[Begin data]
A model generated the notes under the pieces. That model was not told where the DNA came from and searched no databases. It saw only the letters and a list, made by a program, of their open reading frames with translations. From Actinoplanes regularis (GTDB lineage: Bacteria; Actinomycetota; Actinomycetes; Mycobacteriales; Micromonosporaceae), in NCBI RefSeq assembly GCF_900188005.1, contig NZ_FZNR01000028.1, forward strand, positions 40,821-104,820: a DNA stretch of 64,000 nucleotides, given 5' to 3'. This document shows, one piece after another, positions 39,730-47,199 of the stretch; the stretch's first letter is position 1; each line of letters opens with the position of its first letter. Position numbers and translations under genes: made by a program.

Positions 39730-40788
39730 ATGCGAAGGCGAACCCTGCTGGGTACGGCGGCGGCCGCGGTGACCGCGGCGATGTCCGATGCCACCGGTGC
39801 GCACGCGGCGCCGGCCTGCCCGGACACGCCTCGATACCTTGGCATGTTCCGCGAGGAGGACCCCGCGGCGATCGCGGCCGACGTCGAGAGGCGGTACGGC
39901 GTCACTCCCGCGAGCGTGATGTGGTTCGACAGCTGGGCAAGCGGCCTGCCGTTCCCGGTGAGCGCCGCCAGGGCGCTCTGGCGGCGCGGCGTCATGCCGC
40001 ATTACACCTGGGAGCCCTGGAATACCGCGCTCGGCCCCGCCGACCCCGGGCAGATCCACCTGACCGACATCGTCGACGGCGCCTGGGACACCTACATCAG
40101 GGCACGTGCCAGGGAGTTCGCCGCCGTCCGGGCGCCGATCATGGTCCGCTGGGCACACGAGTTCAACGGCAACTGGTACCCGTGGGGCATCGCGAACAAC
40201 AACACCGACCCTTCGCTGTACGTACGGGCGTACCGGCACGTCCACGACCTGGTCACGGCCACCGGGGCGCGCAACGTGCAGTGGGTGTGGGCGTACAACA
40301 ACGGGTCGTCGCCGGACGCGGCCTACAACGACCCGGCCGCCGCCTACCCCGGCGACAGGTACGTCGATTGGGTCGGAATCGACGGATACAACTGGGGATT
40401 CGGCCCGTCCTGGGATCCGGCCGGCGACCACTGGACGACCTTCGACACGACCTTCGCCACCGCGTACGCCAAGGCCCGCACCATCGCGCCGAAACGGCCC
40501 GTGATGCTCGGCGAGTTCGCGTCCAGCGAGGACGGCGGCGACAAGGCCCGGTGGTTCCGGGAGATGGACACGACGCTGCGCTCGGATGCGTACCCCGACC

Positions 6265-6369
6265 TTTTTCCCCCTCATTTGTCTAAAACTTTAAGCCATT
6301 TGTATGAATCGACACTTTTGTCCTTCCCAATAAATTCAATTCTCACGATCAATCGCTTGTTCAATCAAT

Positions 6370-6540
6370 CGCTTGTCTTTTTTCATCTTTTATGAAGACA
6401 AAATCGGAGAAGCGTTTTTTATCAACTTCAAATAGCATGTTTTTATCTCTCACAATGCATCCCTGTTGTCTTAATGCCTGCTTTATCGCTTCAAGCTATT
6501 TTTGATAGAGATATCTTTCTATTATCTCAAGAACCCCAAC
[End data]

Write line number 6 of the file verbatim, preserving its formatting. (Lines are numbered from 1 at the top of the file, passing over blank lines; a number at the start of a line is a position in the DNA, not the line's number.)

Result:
40001 ATTACACCTGGGAGCCCTGGAATACCGCGCTCGGCCCCGCCGACCCCGGGCAGATCCACCTGACCGACATCGTCGACGGCGCCTGGGACACCTACATCAG